McMaster NEUDOSE's CubeSat is a fairly small satellite, about the size of a loaf bread. This means that the electronic components required must also be small and compact. Each of these pieces must be inspected prior to use to ensure proper functionality. Using a stereomicroscope donated by Vision Engineering Inc., Erica, a medical physics student, is inspecting various small electronics. A melted barometer, pictured top, was discovered. This part will be rejected for quality control.
McMaster NEUDOSE's radiation detector will provide dose information that relates to the health of humans in space. In order to do so, the detector must have the same response to radiation as human cells. A typical human cell is 2μm in diameter. Attempting to build a radiation detector on this scale can be extremely troublesome. Tissue equivalency allows us to build a larger detector to avoid the complications of having to build a 2μm detector. Tissue equivalence is attained through altering the composition, density, and volume of the detector.
Our tissue equivalent proportional counter (TEPC) will be filled with an enriched propane gas that has a very similar elemental composition to human tissue. By modifying the density of the gas and the diameter of the spherical container, we can get the detector to simulate the response of a 2μm cell.
McMaster NEUDOSE is very grateful to Vision Engineering for donating a Mantis Elite-Cam to our team! This stereo microscope will allow our members to inspect our Printed Circuit Boards (PCBs) and other small components of our satellite with great precision. Its integrated camera will also allow us to capture images of our work to share with you! We look forward to using the Cam! We would like to thank Mark, Christian (pictured), and the whole Vision Engineering team for making this possible. Vision Engineering is out of this world!
To learn more about Vision Engineering, visit our Sponsors page or their website.
Printed Circuit Boards (PCBs) are devices that connect many different electrical components. Students on NEUDOSE have designed their own PCBs to allow for their desired functioning. The PCBs pictured above were designed by the Communications team.
McMaster NEUDOSE is well into the preliminary design phase of our mission. This is the latest rendering of the CubeSat which includes many different components including the solar panels, TEPC, battery, GPS module, and much more.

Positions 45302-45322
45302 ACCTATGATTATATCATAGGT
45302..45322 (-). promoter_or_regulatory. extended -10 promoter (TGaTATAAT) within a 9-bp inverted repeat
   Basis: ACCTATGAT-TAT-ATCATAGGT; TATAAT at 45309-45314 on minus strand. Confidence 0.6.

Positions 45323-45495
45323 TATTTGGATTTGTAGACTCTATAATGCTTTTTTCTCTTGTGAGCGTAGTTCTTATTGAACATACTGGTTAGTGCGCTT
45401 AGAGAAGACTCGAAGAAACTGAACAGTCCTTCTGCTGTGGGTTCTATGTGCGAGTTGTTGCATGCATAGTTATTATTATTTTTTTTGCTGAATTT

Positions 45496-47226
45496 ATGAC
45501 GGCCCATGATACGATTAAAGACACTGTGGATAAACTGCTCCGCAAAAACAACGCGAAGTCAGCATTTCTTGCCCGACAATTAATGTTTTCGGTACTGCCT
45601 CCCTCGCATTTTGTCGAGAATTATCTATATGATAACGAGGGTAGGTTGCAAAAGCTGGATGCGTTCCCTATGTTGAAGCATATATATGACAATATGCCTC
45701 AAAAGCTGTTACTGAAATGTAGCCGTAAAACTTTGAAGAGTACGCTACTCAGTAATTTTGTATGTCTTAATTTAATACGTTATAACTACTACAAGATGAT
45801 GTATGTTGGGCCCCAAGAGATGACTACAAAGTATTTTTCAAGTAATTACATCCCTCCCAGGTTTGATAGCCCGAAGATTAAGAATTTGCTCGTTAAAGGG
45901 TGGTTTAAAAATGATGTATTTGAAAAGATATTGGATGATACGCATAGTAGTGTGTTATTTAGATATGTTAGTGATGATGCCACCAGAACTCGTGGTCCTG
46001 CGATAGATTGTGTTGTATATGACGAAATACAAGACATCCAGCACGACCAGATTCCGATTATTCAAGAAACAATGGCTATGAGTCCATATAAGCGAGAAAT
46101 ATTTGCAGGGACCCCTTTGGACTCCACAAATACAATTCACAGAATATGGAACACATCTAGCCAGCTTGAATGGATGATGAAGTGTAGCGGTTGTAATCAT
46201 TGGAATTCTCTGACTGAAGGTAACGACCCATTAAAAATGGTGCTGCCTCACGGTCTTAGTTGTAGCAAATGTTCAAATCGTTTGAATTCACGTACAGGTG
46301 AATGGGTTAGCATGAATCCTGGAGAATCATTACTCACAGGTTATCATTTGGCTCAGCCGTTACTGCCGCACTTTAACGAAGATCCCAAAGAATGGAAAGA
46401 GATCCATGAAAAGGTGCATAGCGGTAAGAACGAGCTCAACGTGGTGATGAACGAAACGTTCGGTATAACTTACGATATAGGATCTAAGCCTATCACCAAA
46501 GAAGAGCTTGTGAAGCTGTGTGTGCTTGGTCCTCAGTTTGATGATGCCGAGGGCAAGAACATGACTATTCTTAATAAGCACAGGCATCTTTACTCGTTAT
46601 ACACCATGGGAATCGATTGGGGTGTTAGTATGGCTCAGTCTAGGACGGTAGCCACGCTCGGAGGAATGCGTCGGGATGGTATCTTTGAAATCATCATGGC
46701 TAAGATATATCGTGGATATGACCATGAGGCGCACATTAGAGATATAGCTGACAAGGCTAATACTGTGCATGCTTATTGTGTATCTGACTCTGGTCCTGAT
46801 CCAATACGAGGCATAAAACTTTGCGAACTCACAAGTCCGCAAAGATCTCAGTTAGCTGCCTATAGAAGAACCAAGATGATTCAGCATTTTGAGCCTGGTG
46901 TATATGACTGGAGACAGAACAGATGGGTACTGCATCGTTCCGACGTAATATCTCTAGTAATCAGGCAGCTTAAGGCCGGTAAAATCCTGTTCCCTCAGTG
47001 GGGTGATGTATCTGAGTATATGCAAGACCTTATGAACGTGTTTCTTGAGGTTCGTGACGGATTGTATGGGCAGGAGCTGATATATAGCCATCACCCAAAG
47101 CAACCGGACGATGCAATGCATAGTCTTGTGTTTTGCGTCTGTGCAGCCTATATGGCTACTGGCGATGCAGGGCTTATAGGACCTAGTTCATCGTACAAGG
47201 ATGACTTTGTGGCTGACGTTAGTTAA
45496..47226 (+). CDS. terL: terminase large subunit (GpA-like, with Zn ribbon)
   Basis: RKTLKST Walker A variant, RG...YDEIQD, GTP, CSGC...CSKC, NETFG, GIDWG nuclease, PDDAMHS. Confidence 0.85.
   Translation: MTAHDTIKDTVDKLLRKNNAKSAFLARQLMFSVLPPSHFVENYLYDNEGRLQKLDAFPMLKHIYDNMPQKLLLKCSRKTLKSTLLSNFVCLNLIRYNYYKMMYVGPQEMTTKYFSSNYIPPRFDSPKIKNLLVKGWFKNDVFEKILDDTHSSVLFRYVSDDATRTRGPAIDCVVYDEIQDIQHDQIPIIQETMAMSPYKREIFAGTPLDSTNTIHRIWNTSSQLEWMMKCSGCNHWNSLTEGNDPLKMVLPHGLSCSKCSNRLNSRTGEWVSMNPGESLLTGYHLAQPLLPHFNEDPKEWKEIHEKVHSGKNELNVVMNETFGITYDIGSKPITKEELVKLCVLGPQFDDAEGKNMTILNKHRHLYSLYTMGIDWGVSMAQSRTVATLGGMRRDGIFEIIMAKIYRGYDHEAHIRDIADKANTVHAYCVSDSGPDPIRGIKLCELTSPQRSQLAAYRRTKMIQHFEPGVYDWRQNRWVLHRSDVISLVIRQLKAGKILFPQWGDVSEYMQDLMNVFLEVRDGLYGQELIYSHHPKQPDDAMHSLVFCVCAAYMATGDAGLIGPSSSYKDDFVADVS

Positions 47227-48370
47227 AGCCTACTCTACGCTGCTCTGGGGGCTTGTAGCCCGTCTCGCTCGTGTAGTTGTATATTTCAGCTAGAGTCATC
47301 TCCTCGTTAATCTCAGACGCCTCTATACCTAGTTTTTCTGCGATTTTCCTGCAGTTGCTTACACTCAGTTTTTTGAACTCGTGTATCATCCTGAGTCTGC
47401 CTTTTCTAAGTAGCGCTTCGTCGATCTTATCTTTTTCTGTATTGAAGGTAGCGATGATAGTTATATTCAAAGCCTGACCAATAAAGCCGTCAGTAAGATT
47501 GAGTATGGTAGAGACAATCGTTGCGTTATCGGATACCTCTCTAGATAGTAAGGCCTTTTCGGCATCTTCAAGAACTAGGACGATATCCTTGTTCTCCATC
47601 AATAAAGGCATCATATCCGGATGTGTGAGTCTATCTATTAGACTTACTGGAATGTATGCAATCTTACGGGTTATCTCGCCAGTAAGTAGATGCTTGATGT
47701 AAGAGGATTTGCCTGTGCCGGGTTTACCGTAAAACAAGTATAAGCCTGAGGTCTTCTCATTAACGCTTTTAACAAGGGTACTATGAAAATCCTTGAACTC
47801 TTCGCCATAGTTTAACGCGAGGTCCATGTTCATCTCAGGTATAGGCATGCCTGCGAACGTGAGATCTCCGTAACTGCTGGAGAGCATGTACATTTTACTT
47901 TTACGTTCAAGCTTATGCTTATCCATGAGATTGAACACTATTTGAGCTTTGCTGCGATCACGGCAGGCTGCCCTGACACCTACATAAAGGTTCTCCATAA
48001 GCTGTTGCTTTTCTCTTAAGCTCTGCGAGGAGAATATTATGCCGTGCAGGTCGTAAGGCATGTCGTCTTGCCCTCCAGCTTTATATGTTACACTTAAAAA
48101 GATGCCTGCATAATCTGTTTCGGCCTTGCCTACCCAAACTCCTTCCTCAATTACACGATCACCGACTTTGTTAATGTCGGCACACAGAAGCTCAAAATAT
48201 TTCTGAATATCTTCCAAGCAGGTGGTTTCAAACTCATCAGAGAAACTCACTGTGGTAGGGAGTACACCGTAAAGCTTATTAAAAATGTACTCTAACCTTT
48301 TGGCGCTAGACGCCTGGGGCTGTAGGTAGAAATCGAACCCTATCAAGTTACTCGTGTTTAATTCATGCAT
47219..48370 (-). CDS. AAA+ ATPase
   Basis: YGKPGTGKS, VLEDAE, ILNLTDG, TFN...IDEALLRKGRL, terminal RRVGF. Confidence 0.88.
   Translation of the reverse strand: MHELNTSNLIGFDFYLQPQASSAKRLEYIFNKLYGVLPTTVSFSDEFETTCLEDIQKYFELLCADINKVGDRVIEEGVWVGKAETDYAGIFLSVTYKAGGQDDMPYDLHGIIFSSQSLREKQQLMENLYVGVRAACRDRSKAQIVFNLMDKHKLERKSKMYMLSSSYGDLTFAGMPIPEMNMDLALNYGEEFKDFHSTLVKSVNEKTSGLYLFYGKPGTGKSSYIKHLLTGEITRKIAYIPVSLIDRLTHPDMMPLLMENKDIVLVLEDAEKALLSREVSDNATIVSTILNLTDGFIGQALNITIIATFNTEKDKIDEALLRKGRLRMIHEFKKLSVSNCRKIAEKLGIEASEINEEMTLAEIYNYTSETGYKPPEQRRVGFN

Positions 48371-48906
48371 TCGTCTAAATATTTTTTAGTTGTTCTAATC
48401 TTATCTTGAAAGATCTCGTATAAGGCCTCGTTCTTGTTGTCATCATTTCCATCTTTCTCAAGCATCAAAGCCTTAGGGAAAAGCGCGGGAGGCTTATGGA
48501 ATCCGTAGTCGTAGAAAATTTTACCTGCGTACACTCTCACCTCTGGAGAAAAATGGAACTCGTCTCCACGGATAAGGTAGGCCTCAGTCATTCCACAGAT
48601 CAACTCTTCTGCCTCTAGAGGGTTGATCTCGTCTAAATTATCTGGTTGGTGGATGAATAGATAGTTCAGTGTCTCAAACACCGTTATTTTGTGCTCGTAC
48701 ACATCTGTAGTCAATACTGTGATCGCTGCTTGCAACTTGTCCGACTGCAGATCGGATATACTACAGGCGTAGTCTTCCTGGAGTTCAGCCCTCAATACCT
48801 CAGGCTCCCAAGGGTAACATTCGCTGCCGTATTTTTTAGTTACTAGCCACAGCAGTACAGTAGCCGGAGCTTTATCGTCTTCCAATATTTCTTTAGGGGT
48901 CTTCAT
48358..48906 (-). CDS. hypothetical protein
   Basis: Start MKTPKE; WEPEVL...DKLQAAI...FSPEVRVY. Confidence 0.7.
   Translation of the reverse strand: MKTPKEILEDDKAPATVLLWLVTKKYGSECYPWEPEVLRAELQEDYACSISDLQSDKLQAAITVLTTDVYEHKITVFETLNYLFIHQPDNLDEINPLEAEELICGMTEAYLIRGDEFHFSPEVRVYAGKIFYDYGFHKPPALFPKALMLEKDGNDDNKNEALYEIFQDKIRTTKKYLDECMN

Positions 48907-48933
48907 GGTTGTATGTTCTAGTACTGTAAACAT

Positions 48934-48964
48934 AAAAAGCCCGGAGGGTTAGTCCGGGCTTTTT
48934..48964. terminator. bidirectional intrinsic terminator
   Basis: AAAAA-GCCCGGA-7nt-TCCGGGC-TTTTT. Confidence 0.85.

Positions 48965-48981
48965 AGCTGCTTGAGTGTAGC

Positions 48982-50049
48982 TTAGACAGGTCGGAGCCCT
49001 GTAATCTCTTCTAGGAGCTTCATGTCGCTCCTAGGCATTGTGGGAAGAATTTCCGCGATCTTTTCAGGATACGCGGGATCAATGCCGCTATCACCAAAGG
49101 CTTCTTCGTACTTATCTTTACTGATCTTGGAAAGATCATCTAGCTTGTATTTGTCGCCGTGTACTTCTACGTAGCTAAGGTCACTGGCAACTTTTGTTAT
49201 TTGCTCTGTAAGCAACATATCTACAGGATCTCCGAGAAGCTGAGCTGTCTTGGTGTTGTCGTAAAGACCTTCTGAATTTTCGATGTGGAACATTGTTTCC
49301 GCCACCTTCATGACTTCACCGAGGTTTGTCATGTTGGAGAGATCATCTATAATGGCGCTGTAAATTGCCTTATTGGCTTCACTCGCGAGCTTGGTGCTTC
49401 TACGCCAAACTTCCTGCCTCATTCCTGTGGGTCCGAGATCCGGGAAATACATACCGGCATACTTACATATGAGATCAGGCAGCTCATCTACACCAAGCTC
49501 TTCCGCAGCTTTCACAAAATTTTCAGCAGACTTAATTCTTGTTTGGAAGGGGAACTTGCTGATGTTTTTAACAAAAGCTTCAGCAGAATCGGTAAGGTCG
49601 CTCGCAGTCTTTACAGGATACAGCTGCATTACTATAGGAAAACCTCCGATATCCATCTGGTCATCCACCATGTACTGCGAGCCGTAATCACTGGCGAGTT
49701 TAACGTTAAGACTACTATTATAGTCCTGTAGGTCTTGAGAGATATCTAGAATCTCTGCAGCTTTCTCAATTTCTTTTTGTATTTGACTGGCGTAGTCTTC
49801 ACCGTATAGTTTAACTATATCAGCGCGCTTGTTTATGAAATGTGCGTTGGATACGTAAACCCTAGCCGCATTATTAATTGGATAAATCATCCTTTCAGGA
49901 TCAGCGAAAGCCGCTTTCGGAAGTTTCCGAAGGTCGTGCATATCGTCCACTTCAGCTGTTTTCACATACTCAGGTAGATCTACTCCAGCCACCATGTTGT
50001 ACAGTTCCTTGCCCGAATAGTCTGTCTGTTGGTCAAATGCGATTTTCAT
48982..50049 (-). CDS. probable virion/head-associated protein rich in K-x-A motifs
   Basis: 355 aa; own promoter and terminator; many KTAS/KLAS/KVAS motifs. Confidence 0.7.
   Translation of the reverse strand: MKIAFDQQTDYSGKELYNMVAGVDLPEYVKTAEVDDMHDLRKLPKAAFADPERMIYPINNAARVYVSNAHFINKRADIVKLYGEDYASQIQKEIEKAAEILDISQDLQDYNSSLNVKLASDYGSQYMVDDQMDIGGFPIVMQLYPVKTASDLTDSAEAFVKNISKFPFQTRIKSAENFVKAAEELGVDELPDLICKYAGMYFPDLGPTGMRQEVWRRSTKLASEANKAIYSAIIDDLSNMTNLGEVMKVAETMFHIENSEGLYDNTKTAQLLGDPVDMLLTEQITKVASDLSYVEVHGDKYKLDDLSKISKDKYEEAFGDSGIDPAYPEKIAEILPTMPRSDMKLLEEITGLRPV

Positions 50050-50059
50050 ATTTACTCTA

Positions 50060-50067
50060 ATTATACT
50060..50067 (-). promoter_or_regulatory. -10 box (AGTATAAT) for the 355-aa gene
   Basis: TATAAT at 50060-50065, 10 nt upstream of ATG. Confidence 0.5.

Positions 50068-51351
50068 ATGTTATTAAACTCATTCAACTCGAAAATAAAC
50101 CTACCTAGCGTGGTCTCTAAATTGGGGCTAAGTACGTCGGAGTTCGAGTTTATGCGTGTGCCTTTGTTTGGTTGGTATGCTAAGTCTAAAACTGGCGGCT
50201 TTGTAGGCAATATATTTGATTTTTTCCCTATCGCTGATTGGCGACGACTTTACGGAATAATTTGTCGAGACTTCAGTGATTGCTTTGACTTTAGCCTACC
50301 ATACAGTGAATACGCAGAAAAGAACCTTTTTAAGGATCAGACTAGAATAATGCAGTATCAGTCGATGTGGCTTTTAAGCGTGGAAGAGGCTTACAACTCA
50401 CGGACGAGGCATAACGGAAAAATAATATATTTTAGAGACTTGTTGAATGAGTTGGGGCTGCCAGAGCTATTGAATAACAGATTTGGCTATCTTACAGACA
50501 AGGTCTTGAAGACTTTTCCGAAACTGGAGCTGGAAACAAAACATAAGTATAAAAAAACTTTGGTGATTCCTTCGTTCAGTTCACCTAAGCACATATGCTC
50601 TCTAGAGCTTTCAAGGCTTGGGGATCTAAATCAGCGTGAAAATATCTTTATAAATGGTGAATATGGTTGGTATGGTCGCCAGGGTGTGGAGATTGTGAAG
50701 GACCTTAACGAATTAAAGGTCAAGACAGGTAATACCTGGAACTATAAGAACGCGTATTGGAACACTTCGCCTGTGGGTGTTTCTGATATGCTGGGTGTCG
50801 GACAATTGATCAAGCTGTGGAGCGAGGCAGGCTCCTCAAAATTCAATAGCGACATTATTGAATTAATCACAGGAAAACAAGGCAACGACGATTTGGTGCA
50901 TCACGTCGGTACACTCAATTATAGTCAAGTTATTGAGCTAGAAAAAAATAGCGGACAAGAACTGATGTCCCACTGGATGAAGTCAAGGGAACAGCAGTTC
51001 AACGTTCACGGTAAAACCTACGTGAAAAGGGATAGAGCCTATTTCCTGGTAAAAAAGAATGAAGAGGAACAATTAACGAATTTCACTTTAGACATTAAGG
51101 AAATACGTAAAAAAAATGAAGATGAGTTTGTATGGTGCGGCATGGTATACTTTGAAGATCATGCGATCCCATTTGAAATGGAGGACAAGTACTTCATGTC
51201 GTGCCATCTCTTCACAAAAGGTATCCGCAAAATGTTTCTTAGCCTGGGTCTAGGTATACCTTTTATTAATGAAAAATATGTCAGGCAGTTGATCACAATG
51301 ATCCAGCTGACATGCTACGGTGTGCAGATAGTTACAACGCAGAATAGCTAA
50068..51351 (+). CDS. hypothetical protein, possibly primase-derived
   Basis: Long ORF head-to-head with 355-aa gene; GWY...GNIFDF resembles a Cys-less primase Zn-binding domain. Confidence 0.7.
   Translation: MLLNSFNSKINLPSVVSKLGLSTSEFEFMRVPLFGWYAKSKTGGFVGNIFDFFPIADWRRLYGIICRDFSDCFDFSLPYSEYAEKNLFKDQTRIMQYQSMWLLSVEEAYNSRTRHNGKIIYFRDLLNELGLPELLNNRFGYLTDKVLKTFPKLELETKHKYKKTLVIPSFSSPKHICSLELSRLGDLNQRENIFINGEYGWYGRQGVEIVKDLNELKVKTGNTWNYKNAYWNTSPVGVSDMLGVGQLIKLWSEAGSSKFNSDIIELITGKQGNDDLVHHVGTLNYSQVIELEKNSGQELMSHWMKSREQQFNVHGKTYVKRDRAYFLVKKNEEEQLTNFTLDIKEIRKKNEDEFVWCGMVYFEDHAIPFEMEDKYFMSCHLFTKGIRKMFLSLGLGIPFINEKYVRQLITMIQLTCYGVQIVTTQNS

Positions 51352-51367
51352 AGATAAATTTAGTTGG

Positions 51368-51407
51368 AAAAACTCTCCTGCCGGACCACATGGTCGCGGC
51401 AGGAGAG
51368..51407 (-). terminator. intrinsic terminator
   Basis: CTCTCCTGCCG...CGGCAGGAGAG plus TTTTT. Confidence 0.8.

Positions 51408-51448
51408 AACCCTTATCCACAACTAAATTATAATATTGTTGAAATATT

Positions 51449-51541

This graph depicts the dynamics of the satellite tumbling with respect to various orientations. This gives an estimated time to reach stabilization after the satellite is launched from the P-POD.
As the design of the satellite comes together, a challenge that the team will face is how to integrate the designs of different subsystems. Vinayak, a mechanical engineering student, is presenting his idea of how to mount the radiation detector to the frame of the satellite.
NEUDOSE's radiation detector has different components that produce different signals. This means that various radiation detector electronics are required. Milan, an electrical engineering student, is presenting his work on the design of the electronic readout board that incorporates different components such as pre-amplifiers, amplifiers and Analog-to-Digital Converters (ADCs).
Alex, an engineering physics student, has been busy simulating the behavior of the Anti-Coincidence Detector (ACD) which is a major component of our radiation detector. Alex presented his findings to the group at our meeting this week which included the detector response as a function of incident radiation direction. Alex performed the simulations using GEometry And Tracking 4 (GEANT4).
Since the students of NEUDOSE come from many different backgrounds, each member brings with them a unique set of skills. This provides a great opportunity for team members to learn from one another. Marc, an electrical engineering student, ran a tutorial to teach other team members how to design Printed Circuit Boards (PCBs) in different computer programs. Many subsystems of NEUDOSE will be required to design PCBs for the satellite to function. This proved to be a fantastic way to share practical knowledge!